They can also help councils to get their local plans in place, says Matthew Spry, senior director at consultancy Nathaniel Lichfield & Partners. "If cross-boundary issues, such as housing need spillover, aren’t tackled effectively, there’s a risk that individual plans will fail at examination," he says, or be required to undergo early review.

Cross-boundary working can also bring financial benefits, say experts. Being able to set out long-term priorities over a larger area puts auth-orities in a "much stronger position" to bid for central government funding or private sector investment, says Riddell. Pestell argues that councils can make significant savings by achieving economies of scale through collaboration. "It is far cheaper to create a housing or employment evidence base for a group of authorities over a sensible geography than to do it individually," he says.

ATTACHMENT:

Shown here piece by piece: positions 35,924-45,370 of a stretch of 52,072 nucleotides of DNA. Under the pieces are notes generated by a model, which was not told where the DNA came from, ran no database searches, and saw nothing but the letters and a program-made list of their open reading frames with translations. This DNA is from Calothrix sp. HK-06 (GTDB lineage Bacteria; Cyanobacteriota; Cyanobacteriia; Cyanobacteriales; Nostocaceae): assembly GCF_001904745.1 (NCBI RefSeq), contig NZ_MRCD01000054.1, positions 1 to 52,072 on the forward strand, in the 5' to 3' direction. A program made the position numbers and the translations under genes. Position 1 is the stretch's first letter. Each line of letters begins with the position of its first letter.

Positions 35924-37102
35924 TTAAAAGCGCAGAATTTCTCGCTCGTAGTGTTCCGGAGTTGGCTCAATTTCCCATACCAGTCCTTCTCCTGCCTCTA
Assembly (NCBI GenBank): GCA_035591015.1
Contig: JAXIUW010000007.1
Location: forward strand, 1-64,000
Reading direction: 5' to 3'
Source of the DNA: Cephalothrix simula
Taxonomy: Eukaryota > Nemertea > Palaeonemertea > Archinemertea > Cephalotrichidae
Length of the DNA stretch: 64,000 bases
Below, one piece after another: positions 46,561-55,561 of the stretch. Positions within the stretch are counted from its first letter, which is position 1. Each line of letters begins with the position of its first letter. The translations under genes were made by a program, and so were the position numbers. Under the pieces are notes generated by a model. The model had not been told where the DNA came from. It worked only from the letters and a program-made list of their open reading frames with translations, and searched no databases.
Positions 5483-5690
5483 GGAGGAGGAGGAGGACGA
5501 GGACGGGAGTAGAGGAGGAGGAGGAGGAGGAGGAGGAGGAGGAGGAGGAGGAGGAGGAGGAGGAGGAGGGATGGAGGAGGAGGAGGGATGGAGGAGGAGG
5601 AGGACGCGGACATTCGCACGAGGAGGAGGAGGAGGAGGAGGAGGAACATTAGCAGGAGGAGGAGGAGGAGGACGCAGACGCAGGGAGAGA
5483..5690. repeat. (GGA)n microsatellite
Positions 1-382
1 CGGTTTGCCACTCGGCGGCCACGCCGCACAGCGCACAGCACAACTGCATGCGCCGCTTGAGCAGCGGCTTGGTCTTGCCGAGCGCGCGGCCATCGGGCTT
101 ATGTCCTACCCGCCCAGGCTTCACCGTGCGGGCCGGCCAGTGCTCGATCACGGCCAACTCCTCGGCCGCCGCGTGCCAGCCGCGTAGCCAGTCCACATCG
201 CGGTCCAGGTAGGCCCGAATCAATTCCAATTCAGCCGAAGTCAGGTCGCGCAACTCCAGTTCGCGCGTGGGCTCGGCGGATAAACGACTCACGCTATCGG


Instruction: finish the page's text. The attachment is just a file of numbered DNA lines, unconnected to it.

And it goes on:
Philippa Smith, Sandwell Borough Council’s spatial policy and development manager, says the authority and three of its neighbours collectively benefitted by around £1 million by producing the joint Black Country core strategy. "We saved a lot of money by producing one lot of evidence," says Smith. "We also pooled all our resources in terms of people and skills, which was great because we were able to learn from each other as well." Having a joint local plan can also put authorities in a better position when negotiating with developers, Smith adds, because having a joint set of policies means developers are unable to "play one authority against another".

Some argue that producing such joint local plans ensures that all authorities involved stick to their commitments. Where councils engage in strategic joint working without the force of such statutory documents, there is a risk that one or more authorities could turn their backs on the agreement, as happened last month when South Oxfordshire Council pulled out of a deal to agree housing allocations with its neighbours. Riddell says: "When you’re making decisions in the interest of the greater good, and looking at housing delivery across a strategic area, there will always be winners and losers. But authorities can walk away at any point in the process and everything falls apart."